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bicycle_racers.jpgHow many categories of competition are there?

Roughly, two! Yes, textbooks talk about brand competition, total budget competition, substitutes, etc., but I prefer to think that there are two basic categories of competition: Direct and Indirect.

Direct competition is anyone who gets up every day with the specific, deliberate goal of taking that business you would otherwise have from the customers your efforts are targeting. Indirect competition is anything your target market could do other than do business with you!

If we are the local cable company, for example, even our monopoly on the market won’t guarantee our success. We have direct competition in the form of network television, satellite television, public television, and so forth. One could consider radio, the Internet, Netflix, and other media forms of competition as well.

There are also less-obvious, more indirect forms of competition that have to be considered when developing strategy. There are other opportunities that compete for the time and resources of the customer such as reading, social events, the climate/weather, tough economic times, superior technology, changes in societal norms/values, or anything else in which the customer could invest his or her resources. Doing nothing or just plain apathy is also a form of competition.

This problem is not unique to for-profit entities. Many very worthy causes don’t get the support they deserve simply because there are other opportunities competing for the resources of their target markets.

This begs the question, “How can we overcome these various forms of competition?” The answer is, once again, the customer! To protect ourselves from direct competitors, we have to make sure our value proposition is superior to theirs. We can accomplish this simply by targeting the best customers to match our core competencies and staying closer to our customers than anyone. Indirect competition may be a little tougher, just because it is rather hard to predict and impossible to control.  Indirect competition is often caused by a lack of interest, so the question we have to answer for our potential customers is, “Why should I care?” If we have a value proposition that truly benefits them and is worthy of their investment of time, money, or whatever, we can then go about telling a story that compels them to shift those resources our way.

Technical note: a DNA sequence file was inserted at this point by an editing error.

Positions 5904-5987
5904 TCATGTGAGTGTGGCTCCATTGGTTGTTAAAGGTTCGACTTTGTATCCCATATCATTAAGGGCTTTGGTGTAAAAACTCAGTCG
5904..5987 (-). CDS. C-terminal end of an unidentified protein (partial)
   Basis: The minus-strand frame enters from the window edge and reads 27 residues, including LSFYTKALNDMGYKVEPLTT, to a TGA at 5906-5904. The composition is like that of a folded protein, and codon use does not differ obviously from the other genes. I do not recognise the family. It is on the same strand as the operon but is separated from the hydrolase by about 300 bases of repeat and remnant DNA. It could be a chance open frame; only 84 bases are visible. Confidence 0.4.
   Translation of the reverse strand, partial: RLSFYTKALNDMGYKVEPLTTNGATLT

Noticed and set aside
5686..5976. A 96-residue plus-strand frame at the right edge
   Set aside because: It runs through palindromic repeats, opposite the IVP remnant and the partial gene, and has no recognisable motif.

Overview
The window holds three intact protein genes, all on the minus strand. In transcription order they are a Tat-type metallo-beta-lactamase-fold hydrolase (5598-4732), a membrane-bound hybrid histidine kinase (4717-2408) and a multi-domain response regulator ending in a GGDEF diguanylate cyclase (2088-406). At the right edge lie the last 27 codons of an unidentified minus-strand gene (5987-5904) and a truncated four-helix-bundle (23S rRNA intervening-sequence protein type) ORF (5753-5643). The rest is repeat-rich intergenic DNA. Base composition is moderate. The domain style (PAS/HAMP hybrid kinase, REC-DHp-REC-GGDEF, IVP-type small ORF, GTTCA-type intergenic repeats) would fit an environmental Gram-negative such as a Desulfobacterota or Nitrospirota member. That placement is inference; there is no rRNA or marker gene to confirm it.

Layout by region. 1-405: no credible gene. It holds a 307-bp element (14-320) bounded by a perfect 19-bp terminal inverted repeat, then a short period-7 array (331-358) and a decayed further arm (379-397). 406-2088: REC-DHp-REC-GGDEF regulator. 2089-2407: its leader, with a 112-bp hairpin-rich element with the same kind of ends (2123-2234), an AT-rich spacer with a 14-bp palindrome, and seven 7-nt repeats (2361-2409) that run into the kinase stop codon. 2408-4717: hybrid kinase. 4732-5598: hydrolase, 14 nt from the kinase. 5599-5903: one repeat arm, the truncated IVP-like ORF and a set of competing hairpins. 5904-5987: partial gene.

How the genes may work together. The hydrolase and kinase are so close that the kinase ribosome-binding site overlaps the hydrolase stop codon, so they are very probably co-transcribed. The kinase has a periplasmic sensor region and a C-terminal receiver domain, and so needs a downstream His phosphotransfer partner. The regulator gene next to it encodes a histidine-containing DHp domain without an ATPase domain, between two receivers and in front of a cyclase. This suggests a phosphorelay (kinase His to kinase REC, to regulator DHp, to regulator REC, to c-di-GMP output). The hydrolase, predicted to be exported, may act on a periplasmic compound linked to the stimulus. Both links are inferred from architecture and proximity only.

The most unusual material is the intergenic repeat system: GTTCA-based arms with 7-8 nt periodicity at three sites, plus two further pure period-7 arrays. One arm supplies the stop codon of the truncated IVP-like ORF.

This may seem like a simplified view of the competitive landscape, but by keeping the categories narrow we can avoid overlooking anything!

Your competition is anyone who raises customer expectations, because if someone else satisfies customers better than you, no matter what type of business, you suffer by comparison.”Inside The Magic Kingdom: Seven Keys to Disney’s Success

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basket.jpgAlbertson’s is bidding farewell to all its self-service checkout lanes. The move offers Albertson’s a fair amount of “attaboys” because in addition to restoring a more human touch to the checkout process, in order to offer that human touch, more humans will have to be hired, so they get to look like heroes for doing their part to create jobs. You can read more about it here.

This is a good idea for a lot of reasons, not the least of which is the fact that these self-service checkout lanes don’t really accomplish the improvements in efficiency that they originally promised. On paper it looks like a great way to save money. In practice, however, I’ve seen this move actually be counterproductive. There is ALWAYS something going wrong with these self-checkout stations (items won’t scan properly, and so forth), which then requires the frustrated customer to seek the assistance of the beleaguered employee who ends up spending about as much time fixing the problem as he or she would have spent ringing up the entire transaction in the first place under the traditional checkout process.